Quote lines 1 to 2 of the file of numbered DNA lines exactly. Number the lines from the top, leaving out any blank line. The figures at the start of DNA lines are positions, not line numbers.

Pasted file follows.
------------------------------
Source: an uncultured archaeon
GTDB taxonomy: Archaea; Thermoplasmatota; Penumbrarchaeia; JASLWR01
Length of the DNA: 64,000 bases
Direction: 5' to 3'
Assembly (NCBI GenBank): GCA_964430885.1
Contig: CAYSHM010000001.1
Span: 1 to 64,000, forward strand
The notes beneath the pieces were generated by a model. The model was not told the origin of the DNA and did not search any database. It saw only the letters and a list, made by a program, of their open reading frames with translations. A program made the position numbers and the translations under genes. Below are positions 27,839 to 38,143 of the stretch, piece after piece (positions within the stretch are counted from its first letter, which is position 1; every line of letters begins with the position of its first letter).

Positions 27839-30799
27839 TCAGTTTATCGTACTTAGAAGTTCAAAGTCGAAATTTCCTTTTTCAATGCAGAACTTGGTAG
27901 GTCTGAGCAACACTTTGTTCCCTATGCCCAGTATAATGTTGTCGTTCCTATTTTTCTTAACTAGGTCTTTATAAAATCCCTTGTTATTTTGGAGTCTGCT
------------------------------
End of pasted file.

Source: an uncultured archaeon
GTDB taxonomy: Archaea; Thermoplasmatota; Penumbrarchaeia; JASLWR01